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Uranium and plutonium are the key elements in a nuclear reaction

Iran is enriching uranium and breaking the limit set by the nuclear deal. Here’s what that means. VOX, By 

……….Uranium enrichment is a critical step in making nuclear energy and nuclear weapons. 

Uranium and plutonium are the key elements in a nuclear reaction…….. specific starting materials, most commonly uranium and plutonium, must be processed or enriched to drive a chain reaction.

Here are some of the basics: Uranium is the heaviest naturally occurring element in the periodic table, with an atomic number of 92, representing the number of protons in its nucleus………..

Plutonium, on the other hand, is a synthetic element. It has an atomic number of 94 and is formed in nuclear reactors as a byproduct of neutrons being captured by uranium. Plutonium can be acquired from reprocessing spent fuel from conventional nuclear power plants, or reactors can be designed specifically to produce plutonium for use in weapons.

But making plutonium usually requires a reactor to begin with, so uranium remains the choke point for both uranium-based and plutonium-based weapons.

The nuclear reaction is the same for weapons and energy. The desired outcome is different.

So you have your uranium (or plutonium). Can you now make a bomb?

Not quite. Let’s wade into the history and science of splitting atoms to set the stage for nuclear negotiations today.

Researchers found since the 1930s that they could bombard uranium with neutrons to create heavier isotopes and form new elements that have never before been seen in nature, like plutonium.

An isotope is a variety of an element with the same chemical structure but a different internal composition. In comparing isotopes of an element like uranium, the atomic number stays the same, but the isotope number — the sum of the protons and neutrons in a nucleus — can differ. Uranium-235 (U-235), for example, has three fewer neutrons than uranium-238 (U-238), but they undergo the same chemical reactions.

In their experiments, German scientists Otto Hahn, Lise Meitner, and Fritz Strassmann in 1938 found another curious result. Among the atoms resulting from neutron bombardment were much smaller atoms like barium, which has an atomic number of 56. Meitner, along with Austrian scientist Otto Frisch, realized that this was the result of splitting the uranium atom into smaller atoms, a phenomenon that also emits a huge amount of energy. The finding marked the dawn of the nuclear age.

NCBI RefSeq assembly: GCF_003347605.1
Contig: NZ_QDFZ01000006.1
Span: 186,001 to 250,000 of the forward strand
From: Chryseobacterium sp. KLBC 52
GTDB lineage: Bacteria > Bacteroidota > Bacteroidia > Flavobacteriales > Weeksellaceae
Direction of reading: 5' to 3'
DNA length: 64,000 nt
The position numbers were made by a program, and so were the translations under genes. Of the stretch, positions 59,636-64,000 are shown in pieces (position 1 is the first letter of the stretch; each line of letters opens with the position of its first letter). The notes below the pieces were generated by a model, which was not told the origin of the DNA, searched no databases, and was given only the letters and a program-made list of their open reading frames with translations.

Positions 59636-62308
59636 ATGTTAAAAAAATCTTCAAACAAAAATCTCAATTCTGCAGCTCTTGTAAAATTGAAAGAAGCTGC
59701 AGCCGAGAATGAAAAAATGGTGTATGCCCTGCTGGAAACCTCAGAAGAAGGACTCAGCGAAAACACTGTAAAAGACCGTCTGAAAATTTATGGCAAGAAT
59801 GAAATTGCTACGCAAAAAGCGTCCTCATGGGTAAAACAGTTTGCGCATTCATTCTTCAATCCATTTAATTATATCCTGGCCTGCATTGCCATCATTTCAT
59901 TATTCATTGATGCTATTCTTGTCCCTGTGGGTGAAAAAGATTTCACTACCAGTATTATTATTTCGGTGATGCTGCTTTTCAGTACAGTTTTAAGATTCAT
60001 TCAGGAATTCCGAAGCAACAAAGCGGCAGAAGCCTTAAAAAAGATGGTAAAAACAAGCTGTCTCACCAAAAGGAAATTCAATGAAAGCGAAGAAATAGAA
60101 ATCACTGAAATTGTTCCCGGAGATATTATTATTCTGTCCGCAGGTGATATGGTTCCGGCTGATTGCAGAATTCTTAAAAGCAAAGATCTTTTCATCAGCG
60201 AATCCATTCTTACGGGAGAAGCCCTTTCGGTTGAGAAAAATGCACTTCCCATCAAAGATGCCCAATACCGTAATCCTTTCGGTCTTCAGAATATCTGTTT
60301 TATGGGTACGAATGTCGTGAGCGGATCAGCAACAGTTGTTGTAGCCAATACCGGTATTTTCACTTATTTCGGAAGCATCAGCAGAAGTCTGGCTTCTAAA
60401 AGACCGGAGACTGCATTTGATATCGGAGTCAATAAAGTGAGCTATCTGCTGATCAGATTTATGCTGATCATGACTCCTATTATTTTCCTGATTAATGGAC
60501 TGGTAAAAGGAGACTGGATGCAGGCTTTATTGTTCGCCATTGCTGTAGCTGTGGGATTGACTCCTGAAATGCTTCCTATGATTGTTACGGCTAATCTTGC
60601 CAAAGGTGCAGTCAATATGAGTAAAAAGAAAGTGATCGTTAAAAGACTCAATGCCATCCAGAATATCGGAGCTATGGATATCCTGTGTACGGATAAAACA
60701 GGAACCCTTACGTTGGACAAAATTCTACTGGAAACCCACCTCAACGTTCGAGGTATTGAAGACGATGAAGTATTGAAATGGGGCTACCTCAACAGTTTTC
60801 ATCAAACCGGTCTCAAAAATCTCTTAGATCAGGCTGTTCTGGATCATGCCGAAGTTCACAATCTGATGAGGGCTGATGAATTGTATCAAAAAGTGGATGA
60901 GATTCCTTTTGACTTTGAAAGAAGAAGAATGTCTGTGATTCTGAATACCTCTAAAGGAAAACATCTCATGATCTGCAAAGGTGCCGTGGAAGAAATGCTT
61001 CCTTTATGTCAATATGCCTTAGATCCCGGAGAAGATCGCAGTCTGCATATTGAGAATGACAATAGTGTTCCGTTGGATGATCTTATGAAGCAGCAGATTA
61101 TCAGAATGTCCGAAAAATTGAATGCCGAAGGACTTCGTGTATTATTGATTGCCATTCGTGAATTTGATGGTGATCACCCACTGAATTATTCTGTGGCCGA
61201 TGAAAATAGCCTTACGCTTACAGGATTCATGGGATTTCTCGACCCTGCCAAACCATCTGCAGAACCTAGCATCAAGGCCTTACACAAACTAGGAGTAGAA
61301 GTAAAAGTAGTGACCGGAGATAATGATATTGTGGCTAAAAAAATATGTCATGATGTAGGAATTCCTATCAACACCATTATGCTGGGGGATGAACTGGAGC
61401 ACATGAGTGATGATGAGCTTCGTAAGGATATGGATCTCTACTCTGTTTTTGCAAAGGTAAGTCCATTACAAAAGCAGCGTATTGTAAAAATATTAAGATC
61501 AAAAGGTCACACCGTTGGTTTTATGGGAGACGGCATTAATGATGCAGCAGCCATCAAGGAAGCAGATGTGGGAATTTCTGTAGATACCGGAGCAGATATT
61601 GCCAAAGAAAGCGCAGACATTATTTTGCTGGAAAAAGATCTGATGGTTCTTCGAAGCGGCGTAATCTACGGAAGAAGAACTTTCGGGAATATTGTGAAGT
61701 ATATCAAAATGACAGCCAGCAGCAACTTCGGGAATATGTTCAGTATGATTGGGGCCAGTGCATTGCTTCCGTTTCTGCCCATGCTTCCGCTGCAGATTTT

Isotopes of atoms that can split apart (undergo fission) are described as fissile. When there are enough fissile atoms close together — a quantity known as critical mass — the particles ejected by fission can strike other fissile atoms, triggering more atoms to split apart and so on. The energy released in the process can generate heat to boil water to spin a turbine or wreak devastation from a bomb.

But not all uranium atoms can easily split apart and trigger a chain reaction. In fact, most can’t. In nature, about 99.7 percent of uranium is in the form of the non-fissile isotope U-238.

Only about 0.7 percent of uranium occurs in the fissile form of U-235. And in nature, U-235 is in such a low concentration that even if a stray neutron were to strike it with enough force to break it apart, it’s unlikely that the resulting neutrons would find another U-235 atom nearby to continue the reaction.

To produce a chain reaction, you need to increase the concentration of U-235 relative to U-238. This is called enrichment.

For plutonium, all isotopes are fissile, but some are easier to use in nuclear weapons than others. Plutonium rich in the isotope Pu-239, called weapons-grade plutonium, poses the fewest technical challenges and can be extracted from nuclear fuel that is only irradiated in a reactor for a short time.

Making uranium and plutonium useful is a major technical challenge

Enrichment is the sorting problem from hell.

Instead of uranium atoms, imagine you have a bag filled with 1,000 marbles, each identical in material, size, shape, color, and texture. However, there are seven marbles in the bag that weigh 1.3 percent less than the others. For 5-gram, 1.5-centimeter diameter marbles, we’re talking about a difference of about 65 milligrams for the light marbles, or the weight of a few grains of sand.

Since it’s tedious to weigh each individual marble, you’ll want to come up with some sort of group sorting mechanism. But weight is the only thing setting them apart and the difference between desired and undesired marbles is small, so the sorting process won’t be perfect and you’ll still have a mixture of light and heavy marbles at the end. So you run the results through the sorter again. And again. And again.

With each iteration, you have a higher percentage of lighter marbles, but every repetition costs time, money, and energy.

And remember, the marbles in this analogy are atoms, the smallest unit of matter, so they’re that much more difficult to manipulate, and it takes far longer to get the quantities you need when you’re trying to go from atoms of uranium to tons of it.

For a nuclear reactor cooled with ordinary water, you need only about 3 to 5 percent U-235 enrichment, but you need it by the ton. A 1-gigawatt nuclear reactor uses 27 tons of nuclear fuel per year. …

Uranium with more than 20 percent U-235 is considered highly enriched. Conversely, the residual uranium with U-235 removed is called depleted (this is the uranium used in armor-piercing ammunition).

A nuclear weapon, on the other hand, requires even higher enrichment, typically around 90 percent, though it needs much less mass than a reactor. The Little Boy bomb dropped on Hiroshima, Japan, used 141 pounds of highly enriched uranium, though only 2 percent actually underwent fission due to inefficiencies in the design of the bomb. The Fat Man bomb dropped on Nagasaki used just 14 pounds of plutonium.

The International Atomic Energy Agency defines a “significant quantity” of nuclear material for a weapon to be 55 pounds of U-235 within a quantity of highly enriched uranium, or 17.6 pounds of plutonium.